Katherine Keenum


A blog about how paintings, photographs, and prints have helped me visualize my fiction—both Where the Light Falls and works-in-progress—with a hope that they will stimulate other writers and readers, too.

A small sample of the images that inspired me appears below. Click on these or any images in the posts to see enlargements. In the text, click on colored words to activate links.


















Selected Works

Fiction
An American woman art student meets a Civil War veteran in Belle Époque Paris.

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Picturing a World

Sarah Stilwell Weber

March 28, 2018

Tags: illustration, women artists, work-in-progress

Sarah Stilwell Weber is known primarily for her illustration of children, which fits nicely with my heroine Mattie who works in children’s publishing; but I have selected this Collier cover because it is so richly striking. Weber studied with Howard Pyle and was associated with his famous female students, the Red Rose Girls. This picture suggests to me that she also kept up with larger art world and knew the work of Gustav Klimt. It’s always a mistake to think that creative people are limited to whatever work makes them famous or pays the bills!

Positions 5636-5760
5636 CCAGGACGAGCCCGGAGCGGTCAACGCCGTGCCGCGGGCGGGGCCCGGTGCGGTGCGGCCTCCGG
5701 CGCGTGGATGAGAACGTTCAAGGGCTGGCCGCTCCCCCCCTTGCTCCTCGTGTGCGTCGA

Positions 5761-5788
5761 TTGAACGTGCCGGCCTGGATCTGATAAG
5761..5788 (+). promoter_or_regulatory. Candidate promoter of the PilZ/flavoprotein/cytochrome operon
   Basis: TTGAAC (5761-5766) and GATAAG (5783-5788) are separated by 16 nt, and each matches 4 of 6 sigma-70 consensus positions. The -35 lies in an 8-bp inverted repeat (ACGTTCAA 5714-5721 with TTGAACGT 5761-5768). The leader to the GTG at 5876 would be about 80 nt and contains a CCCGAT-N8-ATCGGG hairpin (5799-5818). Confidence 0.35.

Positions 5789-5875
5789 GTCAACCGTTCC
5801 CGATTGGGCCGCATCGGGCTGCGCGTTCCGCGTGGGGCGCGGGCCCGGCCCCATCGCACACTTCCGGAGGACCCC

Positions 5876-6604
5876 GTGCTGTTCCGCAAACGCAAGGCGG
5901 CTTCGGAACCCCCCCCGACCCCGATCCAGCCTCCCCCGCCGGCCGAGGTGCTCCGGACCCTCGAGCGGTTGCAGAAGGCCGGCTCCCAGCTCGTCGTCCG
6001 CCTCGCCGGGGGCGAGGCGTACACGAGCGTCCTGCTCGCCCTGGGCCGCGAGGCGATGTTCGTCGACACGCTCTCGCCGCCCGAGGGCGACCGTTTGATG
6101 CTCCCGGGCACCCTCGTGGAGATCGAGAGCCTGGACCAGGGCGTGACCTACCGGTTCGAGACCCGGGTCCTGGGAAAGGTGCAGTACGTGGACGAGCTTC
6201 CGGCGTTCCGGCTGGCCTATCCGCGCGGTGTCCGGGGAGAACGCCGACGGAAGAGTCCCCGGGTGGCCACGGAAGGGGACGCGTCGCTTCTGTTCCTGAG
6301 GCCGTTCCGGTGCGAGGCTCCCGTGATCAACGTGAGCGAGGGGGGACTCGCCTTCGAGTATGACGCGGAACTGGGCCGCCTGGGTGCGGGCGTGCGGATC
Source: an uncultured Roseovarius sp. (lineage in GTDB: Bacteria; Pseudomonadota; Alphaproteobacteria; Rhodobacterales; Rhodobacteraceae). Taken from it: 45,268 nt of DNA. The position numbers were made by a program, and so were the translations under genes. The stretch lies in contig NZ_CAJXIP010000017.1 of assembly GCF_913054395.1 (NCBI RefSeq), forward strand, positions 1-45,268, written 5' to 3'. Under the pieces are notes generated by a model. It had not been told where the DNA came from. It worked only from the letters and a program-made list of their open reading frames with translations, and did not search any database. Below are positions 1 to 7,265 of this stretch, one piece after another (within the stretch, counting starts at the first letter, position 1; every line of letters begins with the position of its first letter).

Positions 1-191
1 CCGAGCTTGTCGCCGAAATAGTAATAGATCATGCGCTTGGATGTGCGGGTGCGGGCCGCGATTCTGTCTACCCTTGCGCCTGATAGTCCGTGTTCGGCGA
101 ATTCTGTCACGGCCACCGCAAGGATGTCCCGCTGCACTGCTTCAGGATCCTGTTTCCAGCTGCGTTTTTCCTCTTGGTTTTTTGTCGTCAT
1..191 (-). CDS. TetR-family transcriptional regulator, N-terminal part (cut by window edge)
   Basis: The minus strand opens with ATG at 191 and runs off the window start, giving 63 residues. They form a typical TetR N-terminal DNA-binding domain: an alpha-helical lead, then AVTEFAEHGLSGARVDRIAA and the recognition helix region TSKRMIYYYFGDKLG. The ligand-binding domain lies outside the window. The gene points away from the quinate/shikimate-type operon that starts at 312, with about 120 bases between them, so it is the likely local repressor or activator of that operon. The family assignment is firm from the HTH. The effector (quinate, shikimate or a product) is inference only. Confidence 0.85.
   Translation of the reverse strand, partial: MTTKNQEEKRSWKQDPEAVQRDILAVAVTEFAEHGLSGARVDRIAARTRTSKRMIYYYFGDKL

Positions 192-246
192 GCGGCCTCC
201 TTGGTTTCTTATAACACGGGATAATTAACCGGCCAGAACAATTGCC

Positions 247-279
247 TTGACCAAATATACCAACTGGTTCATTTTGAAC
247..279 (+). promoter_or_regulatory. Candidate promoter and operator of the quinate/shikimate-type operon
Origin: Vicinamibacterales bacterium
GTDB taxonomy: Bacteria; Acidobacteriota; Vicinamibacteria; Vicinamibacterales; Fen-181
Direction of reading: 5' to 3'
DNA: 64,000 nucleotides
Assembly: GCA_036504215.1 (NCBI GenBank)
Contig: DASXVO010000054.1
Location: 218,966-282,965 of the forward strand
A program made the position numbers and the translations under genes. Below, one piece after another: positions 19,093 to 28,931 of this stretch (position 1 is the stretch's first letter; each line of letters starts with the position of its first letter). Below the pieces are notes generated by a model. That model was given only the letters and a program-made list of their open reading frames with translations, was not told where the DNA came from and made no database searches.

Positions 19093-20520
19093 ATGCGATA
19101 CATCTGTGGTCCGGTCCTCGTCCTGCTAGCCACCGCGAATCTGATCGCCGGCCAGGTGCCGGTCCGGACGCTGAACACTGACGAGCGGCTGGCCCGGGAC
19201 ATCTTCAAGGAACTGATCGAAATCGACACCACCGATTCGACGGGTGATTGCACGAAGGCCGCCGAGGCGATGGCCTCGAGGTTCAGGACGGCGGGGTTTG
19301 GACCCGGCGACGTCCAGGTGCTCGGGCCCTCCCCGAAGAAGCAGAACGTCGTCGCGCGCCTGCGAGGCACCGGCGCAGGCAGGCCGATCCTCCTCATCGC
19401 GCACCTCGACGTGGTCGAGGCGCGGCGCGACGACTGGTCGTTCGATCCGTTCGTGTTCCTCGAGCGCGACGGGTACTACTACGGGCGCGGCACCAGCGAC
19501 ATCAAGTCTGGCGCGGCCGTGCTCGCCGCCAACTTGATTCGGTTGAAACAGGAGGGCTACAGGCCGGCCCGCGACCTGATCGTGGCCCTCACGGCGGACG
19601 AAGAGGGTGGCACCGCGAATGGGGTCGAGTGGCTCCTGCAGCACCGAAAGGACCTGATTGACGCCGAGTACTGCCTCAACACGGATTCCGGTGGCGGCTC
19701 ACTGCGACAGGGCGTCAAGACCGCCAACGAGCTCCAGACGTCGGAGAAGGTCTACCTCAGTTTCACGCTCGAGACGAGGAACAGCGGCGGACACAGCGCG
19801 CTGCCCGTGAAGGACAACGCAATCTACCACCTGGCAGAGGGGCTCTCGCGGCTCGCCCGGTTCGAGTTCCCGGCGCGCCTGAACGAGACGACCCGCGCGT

For more about Weber, click here and here.

Jérémy Soheylian

March 26, 2018

Tags: illustration

It’s always a thrill to encounter a picture that opens into a world you are reading about or imagining. This morning, when I checked Charley Parker’s blog, Lines and Colors, I was rewarded with glimpses of French landscapes and architectural details by artist Jérémy Soheylian which helped me visualize the setting for a current story of mine. (more…)

Illustrators' earnings in 1910

March 15, 2018

Tags: illustration

Blog post tip: A list of earnings of the 25 top illustrators of 1910 (along with short bios and several examples of work) is posted at Money in the Face of the Modern Girl. Although only three were women, it’s interesting that their earnings placed them in the median.

Bel Salvage

March 13, 2018

Tags: fantasy, illustration

When I read Philip Pullman’s new novel, La Belle Sauvage last fall, I noted with a little puzzlement that he has the hero, Malcolm, explain the name of his canoe by saying that an uncle owns a pub called La Belle Sauvage downriver. (more…)